The first survey of the Tromsø Study (Tromsø 1) was carried out in 1974 and comprised only men in the 20-49 age groups (born in 1925-1954). As men have a much higher rate of contracting, and dying as a result of, cardiovascular diseases, the decision was made to include only men in this first Tromsø Study.
A total of 8866 men were invited to participate in Tromsø 1, and of these 6595 (74 percent) participated in the study.
If you do not take into account people who were temporarily away from Tromsø, the participation rate was an impressive 83 percent.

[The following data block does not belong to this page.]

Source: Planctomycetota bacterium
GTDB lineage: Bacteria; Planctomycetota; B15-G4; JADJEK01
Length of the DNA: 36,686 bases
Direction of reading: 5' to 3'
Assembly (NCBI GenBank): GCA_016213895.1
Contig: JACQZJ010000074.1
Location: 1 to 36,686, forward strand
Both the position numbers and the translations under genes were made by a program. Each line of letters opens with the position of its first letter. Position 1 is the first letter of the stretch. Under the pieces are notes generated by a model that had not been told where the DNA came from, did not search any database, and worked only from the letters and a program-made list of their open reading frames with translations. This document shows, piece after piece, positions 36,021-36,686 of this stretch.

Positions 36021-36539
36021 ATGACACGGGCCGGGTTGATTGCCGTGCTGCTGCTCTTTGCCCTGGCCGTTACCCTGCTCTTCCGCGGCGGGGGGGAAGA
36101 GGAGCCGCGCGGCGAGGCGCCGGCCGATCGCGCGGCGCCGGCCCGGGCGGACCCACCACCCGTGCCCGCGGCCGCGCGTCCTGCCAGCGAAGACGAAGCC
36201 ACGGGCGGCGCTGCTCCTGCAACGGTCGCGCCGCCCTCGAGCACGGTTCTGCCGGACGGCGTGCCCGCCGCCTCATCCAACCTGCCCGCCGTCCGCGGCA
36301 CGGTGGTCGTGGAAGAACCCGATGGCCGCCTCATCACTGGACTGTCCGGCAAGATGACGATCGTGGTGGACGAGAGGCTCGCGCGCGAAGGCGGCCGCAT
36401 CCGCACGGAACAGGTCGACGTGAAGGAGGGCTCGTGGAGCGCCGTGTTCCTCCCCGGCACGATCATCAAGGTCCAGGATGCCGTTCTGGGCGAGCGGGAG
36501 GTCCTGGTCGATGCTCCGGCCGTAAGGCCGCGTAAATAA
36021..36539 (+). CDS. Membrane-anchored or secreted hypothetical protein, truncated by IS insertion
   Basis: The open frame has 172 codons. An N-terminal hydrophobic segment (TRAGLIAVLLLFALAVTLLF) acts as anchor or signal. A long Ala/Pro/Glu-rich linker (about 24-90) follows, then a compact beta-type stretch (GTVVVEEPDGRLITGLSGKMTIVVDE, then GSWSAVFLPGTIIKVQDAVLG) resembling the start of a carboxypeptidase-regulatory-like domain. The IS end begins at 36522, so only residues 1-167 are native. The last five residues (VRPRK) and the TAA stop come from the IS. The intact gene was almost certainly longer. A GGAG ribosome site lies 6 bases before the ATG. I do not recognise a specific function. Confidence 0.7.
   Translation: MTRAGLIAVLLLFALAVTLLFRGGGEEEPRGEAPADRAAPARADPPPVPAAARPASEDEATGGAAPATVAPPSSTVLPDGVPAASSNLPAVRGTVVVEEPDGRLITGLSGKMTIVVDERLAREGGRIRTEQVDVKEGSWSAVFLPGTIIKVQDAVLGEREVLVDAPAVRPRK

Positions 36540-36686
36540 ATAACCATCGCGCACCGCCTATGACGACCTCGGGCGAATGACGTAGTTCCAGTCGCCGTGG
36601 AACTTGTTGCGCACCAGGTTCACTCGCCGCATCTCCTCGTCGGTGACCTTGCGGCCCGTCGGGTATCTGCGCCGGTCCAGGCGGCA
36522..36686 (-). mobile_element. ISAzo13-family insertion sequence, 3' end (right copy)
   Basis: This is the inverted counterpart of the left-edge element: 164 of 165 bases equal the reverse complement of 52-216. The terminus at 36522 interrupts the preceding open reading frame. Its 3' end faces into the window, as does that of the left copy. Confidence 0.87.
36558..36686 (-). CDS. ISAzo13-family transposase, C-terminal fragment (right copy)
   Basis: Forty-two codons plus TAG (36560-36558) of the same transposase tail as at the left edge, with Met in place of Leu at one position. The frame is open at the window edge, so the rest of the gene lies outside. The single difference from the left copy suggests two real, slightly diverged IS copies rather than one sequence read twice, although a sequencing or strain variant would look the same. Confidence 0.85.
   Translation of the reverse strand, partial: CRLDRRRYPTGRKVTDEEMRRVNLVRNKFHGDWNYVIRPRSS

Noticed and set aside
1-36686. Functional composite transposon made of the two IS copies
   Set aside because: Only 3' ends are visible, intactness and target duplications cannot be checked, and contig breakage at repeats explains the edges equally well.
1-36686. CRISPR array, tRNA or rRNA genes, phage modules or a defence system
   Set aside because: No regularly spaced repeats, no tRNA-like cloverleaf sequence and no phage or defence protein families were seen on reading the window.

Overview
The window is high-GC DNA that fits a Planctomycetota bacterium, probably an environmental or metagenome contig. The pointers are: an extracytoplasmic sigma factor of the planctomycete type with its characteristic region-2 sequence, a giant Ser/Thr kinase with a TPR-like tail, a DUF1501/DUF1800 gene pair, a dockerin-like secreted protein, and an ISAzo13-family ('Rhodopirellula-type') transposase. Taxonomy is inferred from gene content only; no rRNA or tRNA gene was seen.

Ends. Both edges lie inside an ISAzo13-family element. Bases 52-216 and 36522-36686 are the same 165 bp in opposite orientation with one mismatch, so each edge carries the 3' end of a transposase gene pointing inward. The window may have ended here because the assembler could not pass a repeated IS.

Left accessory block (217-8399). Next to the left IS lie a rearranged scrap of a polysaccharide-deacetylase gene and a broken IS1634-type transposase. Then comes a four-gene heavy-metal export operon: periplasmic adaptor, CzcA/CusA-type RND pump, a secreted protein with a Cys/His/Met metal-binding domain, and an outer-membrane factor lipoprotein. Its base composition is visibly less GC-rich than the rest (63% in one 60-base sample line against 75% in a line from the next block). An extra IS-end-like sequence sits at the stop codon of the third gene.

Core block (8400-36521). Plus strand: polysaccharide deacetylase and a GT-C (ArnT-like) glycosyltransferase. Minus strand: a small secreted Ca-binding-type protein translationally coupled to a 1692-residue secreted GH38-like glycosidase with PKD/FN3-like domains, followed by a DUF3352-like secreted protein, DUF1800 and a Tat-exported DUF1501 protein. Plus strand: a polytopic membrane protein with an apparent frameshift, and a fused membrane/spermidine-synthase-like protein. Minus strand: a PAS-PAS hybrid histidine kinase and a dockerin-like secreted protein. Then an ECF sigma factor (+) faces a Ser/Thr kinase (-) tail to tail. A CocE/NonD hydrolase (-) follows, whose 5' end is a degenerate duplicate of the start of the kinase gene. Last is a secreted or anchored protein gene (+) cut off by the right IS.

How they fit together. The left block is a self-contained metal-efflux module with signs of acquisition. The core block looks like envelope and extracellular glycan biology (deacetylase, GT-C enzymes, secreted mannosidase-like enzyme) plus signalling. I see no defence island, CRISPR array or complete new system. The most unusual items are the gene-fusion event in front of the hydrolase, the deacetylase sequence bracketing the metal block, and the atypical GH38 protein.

A brief questionnaire accompanied the invitation. The questionnaires included questions on diagnosed cardiovascular diseases or diabetes, symptoms of cardiovascular diseases, smoking habits and physical activity during work and leisure time. A brief interview was also conducted, and measurements of height, weight and blood pressure were taken. A blood sample was also taken to measure serum total cholesterol, triglycerides and haemoglobin.
The best-known research result from Tromsø 1 is the demonstration of a relatively high level in the serum of HDL-cholesterol ("the good cholesterol") that helps to prevent myocardial infarction. In 1977, this was the Norway's most frequently referred to scientific work within medicine, and over the years this discovery has been referred to on more than 1100 occasions in specialist medical literature.